NATE ROBINSON has gone from NBA superstar to boxing beginner – ready to make his debut on Mike Tyson's undercard.
The three-time Slam Dunk champion has swapped the basketball sneakers for boxing boots as he prepares for his first ever fight.
He faces YouTuber Jake Paul over six rounds on Saturday, and will attempt to conquer two sports in doing so.
Robinson, 36, tells SunSport: “I want to prove to everybody that I’m one of the greatest athletes to ever walk the earth.
“I want to show the kids with hard work and dedication and when you believe in yourself you can do anything.
"It’s more than to be famous or to be seen, that’s nothing.
“I have so much to prove and I want to prove it to myself that I can do anything."
Robinson has been incorporating boxing training in his workouts for three years with his strength and condition coach Chris Denina.
They believed the pad work helped with hand eye-coordination needed in basketball.
But Robinson has not featured in the NBA since 2015, and most recently played in Lebanese league in 2018.
And after hearing an open challenge from Paul, 23, online, Robinson answered the call which kickstarted started his new journey.
At first the pair were just going to settle the score in a backyard bout streamed on YouTube.
But after their managers came together in May, they instead find themselves on the undercard of Tyson's comeback fight against Roy Jones Jr.
Robinson explains:“I ran across one of Jake Paul’s YouTube streams on my Instagram, and he was saying he could knock out any athlete or YouTuber.
“And I was like, ‘S***, I’ll fight you, what’s up?’ He wanted to see if it made sense and the fans took a liking to it.
“We were just going to set up some kind of backyard type deal and put it on YouTube.
"We had no clue we’d be on the Mike Tyson undercard, that’s a blessing.”
Robinson has spent the last six months learning the ropes as a boxing novice under the guidance of trainer Francisco 'Paco' Reyes.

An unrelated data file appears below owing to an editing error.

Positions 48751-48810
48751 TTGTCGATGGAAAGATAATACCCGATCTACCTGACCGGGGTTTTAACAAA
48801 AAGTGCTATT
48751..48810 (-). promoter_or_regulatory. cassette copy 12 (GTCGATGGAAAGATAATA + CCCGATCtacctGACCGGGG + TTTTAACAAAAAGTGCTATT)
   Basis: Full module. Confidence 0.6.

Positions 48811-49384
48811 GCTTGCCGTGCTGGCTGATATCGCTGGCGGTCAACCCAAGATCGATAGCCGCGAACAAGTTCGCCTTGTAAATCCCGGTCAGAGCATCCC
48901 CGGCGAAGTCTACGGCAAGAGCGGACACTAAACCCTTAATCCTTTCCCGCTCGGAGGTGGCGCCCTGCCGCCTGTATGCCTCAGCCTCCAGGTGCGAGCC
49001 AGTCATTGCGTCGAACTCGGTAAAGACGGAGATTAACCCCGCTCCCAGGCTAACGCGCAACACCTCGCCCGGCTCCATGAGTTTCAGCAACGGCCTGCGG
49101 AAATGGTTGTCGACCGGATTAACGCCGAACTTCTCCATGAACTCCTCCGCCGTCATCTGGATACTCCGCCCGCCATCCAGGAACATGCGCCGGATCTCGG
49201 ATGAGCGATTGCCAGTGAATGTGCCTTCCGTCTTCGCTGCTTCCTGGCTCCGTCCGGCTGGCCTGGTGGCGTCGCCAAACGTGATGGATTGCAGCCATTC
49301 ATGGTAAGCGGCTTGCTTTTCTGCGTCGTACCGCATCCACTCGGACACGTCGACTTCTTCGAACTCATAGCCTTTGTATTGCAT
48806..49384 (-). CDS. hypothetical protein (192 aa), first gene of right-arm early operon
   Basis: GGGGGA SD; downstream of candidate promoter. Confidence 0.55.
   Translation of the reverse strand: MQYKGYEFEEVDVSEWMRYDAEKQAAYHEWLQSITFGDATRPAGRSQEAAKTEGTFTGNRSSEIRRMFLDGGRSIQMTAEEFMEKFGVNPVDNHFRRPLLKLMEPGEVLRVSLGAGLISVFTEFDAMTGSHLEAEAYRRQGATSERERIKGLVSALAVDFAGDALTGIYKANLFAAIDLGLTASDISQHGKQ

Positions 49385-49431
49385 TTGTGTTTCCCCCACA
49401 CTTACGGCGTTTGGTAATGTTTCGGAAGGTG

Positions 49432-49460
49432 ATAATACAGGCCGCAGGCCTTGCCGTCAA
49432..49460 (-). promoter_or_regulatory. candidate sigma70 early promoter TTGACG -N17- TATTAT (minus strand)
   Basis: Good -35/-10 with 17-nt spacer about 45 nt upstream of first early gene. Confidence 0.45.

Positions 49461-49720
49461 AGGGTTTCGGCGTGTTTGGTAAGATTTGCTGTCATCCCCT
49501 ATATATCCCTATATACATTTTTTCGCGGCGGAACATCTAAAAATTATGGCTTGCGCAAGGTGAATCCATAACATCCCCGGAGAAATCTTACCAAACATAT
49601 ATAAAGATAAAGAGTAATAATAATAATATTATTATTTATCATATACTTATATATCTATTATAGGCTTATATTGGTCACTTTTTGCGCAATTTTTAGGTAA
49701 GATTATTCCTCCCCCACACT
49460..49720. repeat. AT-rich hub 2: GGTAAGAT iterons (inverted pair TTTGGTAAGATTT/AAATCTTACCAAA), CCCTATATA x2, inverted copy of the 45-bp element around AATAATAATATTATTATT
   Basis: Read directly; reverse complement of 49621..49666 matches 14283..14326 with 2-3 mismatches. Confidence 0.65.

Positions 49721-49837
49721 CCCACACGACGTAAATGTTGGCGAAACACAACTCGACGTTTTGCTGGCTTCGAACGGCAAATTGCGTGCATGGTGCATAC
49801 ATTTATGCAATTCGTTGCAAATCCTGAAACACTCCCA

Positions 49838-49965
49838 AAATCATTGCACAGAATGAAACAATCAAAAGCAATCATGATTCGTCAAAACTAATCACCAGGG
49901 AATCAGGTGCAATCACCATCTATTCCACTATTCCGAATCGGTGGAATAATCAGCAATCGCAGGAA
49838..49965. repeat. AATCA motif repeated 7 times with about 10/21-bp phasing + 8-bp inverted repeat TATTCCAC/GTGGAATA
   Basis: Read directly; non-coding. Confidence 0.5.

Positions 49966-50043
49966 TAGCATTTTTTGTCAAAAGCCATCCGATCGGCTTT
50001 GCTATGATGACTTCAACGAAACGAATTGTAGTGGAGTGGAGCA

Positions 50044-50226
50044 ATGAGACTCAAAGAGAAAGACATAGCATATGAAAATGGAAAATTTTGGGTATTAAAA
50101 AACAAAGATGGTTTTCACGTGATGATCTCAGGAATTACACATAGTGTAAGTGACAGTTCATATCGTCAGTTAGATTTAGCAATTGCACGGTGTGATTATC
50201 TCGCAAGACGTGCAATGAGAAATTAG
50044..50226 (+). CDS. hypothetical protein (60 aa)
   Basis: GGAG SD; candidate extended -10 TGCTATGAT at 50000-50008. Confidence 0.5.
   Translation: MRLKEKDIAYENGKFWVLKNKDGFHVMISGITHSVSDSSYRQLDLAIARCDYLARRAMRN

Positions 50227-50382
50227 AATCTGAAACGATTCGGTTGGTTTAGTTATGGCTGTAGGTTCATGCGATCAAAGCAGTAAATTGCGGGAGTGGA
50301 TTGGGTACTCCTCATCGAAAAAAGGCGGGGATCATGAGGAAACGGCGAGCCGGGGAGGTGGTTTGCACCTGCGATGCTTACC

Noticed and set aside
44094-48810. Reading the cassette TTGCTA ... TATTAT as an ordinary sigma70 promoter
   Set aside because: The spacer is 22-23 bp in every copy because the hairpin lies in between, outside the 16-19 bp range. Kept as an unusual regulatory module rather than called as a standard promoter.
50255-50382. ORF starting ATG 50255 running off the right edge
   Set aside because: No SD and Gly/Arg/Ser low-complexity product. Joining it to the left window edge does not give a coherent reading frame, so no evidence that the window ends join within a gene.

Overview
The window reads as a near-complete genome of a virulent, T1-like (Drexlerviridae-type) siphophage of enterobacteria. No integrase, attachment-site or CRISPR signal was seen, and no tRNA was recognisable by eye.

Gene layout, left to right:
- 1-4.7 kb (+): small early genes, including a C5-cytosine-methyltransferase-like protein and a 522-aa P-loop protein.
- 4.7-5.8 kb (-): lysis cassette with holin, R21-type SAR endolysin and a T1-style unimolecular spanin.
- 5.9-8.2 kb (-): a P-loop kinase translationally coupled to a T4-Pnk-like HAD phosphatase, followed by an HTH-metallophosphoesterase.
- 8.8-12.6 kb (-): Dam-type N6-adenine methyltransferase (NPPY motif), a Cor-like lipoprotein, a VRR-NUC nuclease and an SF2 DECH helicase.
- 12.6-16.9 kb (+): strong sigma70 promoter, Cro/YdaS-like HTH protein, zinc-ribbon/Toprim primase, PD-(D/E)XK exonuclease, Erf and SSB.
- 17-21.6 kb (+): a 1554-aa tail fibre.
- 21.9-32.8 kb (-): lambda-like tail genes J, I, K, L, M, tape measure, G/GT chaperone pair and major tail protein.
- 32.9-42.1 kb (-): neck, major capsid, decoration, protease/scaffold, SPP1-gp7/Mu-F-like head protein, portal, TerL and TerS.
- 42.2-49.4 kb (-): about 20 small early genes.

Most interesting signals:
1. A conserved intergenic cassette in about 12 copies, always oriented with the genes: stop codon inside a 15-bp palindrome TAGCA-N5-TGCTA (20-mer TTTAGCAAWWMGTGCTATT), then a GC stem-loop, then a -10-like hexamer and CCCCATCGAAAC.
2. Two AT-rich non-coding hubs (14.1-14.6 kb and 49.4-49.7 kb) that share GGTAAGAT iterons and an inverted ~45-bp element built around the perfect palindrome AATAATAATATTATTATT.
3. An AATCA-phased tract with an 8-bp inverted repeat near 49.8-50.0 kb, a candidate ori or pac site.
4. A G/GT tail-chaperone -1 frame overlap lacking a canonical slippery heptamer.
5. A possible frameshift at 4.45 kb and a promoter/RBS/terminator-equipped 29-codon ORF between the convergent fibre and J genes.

And Reyes reveals when the basketballer first walked into his Tenochtitlan gym in Renton, Washington, he was treated like any other newcomer – who had to fight for respect.
Reyes says: “To me, he wasn’t Nate Robinson. I train my amateurs and my professionals the same.
“As soon as he stepped foot in the gym it was just a brand new person who needed to earn respect, earn his spot in the gym.
“That’s how he’s been going about it from day one.”
Robinson was just 21 when he entered the NBA, debuting for the New York Knicks.
But all the years dedicated on the court are nothing compared to the months he has spent in the boxing gym.
Robinson admits: “This is way harder than anything I’ve ever had to do in my life.
"Boxing training compared to basketball? Basketball is a walk in the park compared.
“Basketball is easy, and then doing this for a couple months, I’ve never done anything harder."
Robinson comes into the co-headliner as a betting underdog.
Paul is the more experienced fighter, having eased past his pro debut in January while also winning an exhibition bout in 2018.
But Robinson's time sharing the court with some of the greatest stars in NBA history feels his team with confidence when it comes to handling pressure.
Trainer Reyes says: “I’m not worried about Jake.
“Yes, he does have that experience in the ring, under the lights, Nate may not have been in the ring but he’s performed in front of people on the big stage.
“He knows what it’s like to perform against some of the best basketball players and athletes in the world.”
Robinson adds: “I’ve played against some of the greatest players in the world, Kobe Bryant, rest in peace, I’ve played against Lebron James, Alan Iverson, Shaq, you name it.
“I’ve blocked against some of the biggest guys and showcased my talent and always held my own.
"Come the 28th I’ll show what Nate Robinson is all about."
The same players who helped carve Robinson's confidence will be supporting him this weekend.
He says: “So many of my NBA buddies are just upset they can’t come to the match.
“They’re all going to have fight parties, and order the fight and show their love and support."
Robinson's months of learning and dedication will all come to a close when he laces up the gloves for the first time.
And he has already envisioned success on the night – in whatever form necessary.
He reveals: "I’ve been writing in my journal this whole time, something I’ve done since I hooped, I like to visualise what I feel should happen.
“I just want victory. Whether I’m knocking him out or we have to go the six rounds, I just want to win, it doesn’t matter how I get it done.
“I want to show what heart looks like, what a champion looks like.”
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